From Sucky to Suckier – Intra-European Business Class

British Airways announced some time back that it was reconfiguring its Club Europe (aka European Business Class) seats to remove 4″ of legroom. Actually, that isn’t quite how they put it. From the BA website:

the bulky blue banquettes have been replaced by lightweight, slim Pinnacle seats by B/E Aerospace. The innovative design maximises space and comfort, fitting in six extra seats, without compromising space or comfort.

You see what they did there? They actually added an entire row “without compromising space or comfort”.

Rather a miraculous accomplishment if it is to be believed. Of course, it is not to be believed – at least not by members of the Business Traveller forums:

Think of it as nothing more than brilliant targetting by the ever sharp BA marketing team. They have spotted a gap in the market for flights catering for the needs of customers under 5′ 6”, and are intent of exploiting the untapped demand. ~esselle

Same config as the economy seats….and monstrous fares! … Very confusing. ~openfly

No doubt there is a fair bit of whinging expressed in this thread. But in between the complaints travelers also engage in a terrifically enlightening dialogue on topics such as:

  • Why is the intra-European business class product so much suckier than domestic business class products in the U.S. and Australia?
  • What does BA hope to achieve with this change? What is its end game?

Thoughts regarding the differences in domestic business class products between Europe, the U.S. and Australia:

Contrast CE/Euro business classes to US domestic First or moreso, Australian domestic Business, and it looks far from compelling. After some time of it being an almost entirely upgrade based product, US carriers are evolving towards using the front cabin to boost yields (witness American’s new ultra low density 3 class A321s with first, business and economy for the long coast-coast route).


In the US, LCCs abound, but legacy carriers still have premium traffic and their FF programmes engender loyalty, and all three US legacy carriers tend to face vigorous competition from at least one of the other at most of their hubs. ~ScottWilson

I think the low cost airline revolution hasn’t penetrated Australia to the same degree as europe. There is Jetstar although we know as part of the Qantas group it’s routes are very much at the behest of the mother company and it is ensured it doesn’t directly impact Qantas too much. Tiger has a horrendous image amongst australians and it wasn’t helped when it lost it’s air operators certificate for a time. It still only competes on a few routes with a much slimmer schedule on those routes than QF or Virgin. ~rferguson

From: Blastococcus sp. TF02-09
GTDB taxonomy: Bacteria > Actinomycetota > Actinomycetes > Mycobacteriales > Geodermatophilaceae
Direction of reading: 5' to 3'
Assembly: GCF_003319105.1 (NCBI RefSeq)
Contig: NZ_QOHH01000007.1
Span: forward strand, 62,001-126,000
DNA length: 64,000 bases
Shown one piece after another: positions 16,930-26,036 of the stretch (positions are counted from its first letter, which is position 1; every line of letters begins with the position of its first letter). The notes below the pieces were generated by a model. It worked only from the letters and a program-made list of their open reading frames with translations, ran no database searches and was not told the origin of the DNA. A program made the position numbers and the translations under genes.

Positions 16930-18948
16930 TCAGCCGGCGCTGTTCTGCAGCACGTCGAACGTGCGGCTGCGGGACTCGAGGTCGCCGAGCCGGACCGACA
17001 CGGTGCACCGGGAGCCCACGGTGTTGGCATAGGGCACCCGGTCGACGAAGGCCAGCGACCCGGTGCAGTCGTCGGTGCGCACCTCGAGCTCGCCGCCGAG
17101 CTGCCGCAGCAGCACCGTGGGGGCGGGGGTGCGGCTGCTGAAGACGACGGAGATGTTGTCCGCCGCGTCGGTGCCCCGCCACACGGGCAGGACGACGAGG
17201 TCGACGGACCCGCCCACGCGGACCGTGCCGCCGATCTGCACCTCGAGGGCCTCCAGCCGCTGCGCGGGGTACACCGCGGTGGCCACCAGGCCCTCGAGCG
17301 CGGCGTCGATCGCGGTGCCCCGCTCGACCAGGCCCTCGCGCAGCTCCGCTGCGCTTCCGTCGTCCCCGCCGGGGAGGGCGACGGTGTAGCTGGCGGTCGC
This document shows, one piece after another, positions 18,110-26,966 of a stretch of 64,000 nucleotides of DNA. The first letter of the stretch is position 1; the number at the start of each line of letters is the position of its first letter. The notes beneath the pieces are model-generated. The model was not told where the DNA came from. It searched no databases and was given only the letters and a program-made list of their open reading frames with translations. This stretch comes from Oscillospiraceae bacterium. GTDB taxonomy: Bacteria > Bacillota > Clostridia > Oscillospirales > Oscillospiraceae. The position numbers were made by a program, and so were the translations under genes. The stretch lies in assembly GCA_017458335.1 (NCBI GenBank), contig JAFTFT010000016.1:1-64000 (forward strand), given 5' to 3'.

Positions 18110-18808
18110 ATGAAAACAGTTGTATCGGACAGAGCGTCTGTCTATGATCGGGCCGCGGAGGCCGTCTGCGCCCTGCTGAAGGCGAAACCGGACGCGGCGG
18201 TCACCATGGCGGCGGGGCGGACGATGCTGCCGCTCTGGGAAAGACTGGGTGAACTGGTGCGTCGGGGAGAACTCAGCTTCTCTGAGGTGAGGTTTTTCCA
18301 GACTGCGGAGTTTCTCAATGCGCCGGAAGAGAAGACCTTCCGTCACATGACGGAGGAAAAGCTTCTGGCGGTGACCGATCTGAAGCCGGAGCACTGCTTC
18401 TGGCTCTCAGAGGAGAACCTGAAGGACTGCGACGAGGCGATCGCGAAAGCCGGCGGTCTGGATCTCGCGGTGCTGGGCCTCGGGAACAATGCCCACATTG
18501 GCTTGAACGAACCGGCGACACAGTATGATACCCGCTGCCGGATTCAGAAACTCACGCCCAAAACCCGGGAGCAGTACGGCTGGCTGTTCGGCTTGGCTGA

I wish we had a true premium product in Europe, but there seem to be no market for it so this is what we are left with. ~Senator

Thoughts regarding BA’s objectives/end game when it comes to Club Europe:

So how many of these extra 6 seats will they sell at paid Y fares on flights that actually operate at 100% load factor in Y versus the number they will lose the total fare for CE/CW connecting passengers who can have a wide choice and regional CE passengers who may downgrade to Y. I am not sure I would like to take that gamble if I was them unless the end game is to justify getting rid of CE altogether. ~PegasusAir

I suspect BA are doing this in the full knowledge their Club Europe passenger number will fall. The airline would then claim there is no demand for Club Europe and ditch it altogether. This would leave the entire short haul fleet to be operated in ‘low cost’ model. ~drflight

I strongly encourage you to click through and enjoy this full and lively discussion – which is somewhere around 150 posts strong at the time of this writing. This is a great example of the type of thread that motivated me to launch ThreadTripping in the first place. The discussion abounds with wit and insight, composed in a way that you just would never be able to find in a blog post or opinion article. It reads like a great book, where you can’t wait to learn what will be said next, and you feel a strange combination of accomplishment and sadness when you reach the end.

Enjoy the juiciness of this thread in its entirety: BA’s new short haul Club Europe product

Image: “Ping Pong Sucks” by Erica Zabowski. CC BY-ND 2.0.



  1. The US is a big country where the premium F/J class is for longer routes (NYC-SF/LA). For short inter-Europe routes, Y+ service is acceptable.

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